The land became green,
and the date palms , one of their main sources of food, gave lots of fruit. Even the sheep and their old she-camel began to give plenty of milk.
Halimah and her husband knew that this good fortune had come because they had the new baby, Muhammad (pbuh), whom they had come to love as if he were their own son.
When Muhammad (pbuh) was two years old, Halimah took him back to his mother. She pleaded with Aminah, however, to let her keep him for a little longer, and to her great joy the mother agreed. During his time with Halimah's family in the desert, Muhammad (pbuh) played with her children and together they would take the sheep out to graze. At other times, however, Halimah would often find him sitting alone. It is said that on one occasion, two angels came to Muhammad (pbuh) and washed his heart with snow. In this way Allah made his heart pure for He intended Muhammad (pbuh) to be greater than any man ever born and to become the Seal of the Prophets.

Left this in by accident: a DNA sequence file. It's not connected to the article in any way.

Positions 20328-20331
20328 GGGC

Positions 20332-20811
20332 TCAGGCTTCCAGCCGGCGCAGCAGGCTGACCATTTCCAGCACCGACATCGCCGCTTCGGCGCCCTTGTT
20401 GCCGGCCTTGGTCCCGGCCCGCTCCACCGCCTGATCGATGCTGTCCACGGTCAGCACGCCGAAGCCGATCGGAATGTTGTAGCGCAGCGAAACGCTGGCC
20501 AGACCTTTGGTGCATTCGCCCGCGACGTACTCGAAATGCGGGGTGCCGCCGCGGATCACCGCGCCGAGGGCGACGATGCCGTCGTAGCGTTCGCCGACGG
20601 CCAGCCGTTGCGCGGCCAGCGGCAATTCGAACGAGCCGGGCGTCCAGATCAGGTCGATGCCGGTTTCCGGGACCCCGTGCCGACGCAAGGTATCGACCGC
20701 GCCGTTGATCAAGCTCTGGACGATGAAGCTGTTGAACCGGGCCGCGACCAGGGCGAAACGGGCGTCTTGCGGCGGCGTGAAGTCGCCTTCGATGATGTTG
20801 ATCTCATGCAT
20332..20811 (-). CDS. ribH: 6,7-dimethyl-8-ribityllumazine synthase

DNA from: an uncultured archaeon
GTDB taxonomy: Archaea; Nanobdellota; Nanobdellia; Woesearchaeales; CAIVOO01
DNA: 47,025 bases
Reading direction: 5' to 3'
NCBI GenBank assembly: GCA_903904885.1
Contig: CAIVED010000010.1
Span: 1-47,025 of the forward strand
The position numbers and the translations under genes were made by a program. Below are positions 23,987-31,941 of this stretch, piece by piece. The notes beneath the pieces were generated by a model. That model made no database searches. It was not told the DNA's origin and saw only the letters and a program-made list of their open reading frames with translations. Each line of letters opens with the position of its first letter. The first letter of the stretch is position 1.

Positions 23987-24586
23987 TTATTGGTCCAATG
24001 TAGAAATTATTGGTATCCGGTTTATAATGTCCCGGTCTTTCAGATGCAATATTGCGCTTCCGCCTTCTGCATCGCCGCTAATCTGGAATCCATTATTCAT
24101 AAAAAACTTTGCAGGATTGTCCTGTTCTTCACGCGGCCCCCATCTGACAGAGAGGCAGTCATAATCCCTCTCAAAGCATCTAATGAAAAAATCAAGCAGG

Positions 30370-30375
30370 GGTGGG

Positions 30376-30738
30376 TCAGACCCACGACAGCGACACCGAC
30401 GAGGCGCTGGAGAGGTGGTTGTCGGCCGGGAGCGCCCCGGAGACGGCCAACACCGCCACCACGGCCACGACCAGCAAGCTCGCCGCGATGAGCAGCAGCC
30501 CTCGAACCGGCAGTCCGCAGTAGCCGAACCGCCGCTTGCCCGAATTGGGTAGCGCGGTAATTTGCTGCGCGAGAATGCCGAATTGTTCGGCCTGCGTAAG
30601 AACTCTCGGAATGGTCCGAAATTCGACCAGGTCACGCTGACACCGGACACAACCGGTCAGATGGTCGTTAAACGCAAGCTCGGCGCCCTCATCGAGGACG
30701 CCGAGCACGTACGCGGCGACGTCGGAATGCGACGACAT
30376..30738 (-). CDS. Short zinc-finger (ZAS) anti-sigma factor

in the Name of Allah the Beneficent, the Merciful
"Did We not expand thy breast for thee And eased thee of thy burden Which weighed down thy back; And exalted thy fame? So truly with hardship comes ease, Truly with hardship comes ease. So when thou art relieved, still toil And strive to please thy Lord. (Koran xciv.1-8)
When Halimah finally took Muhammad (pbuh) back to Aminah, he was a healthy, strong boy. Later he would look back with joy on the time he had spent with Halimah, and he always thought of himself as one of the Bani Sa'd.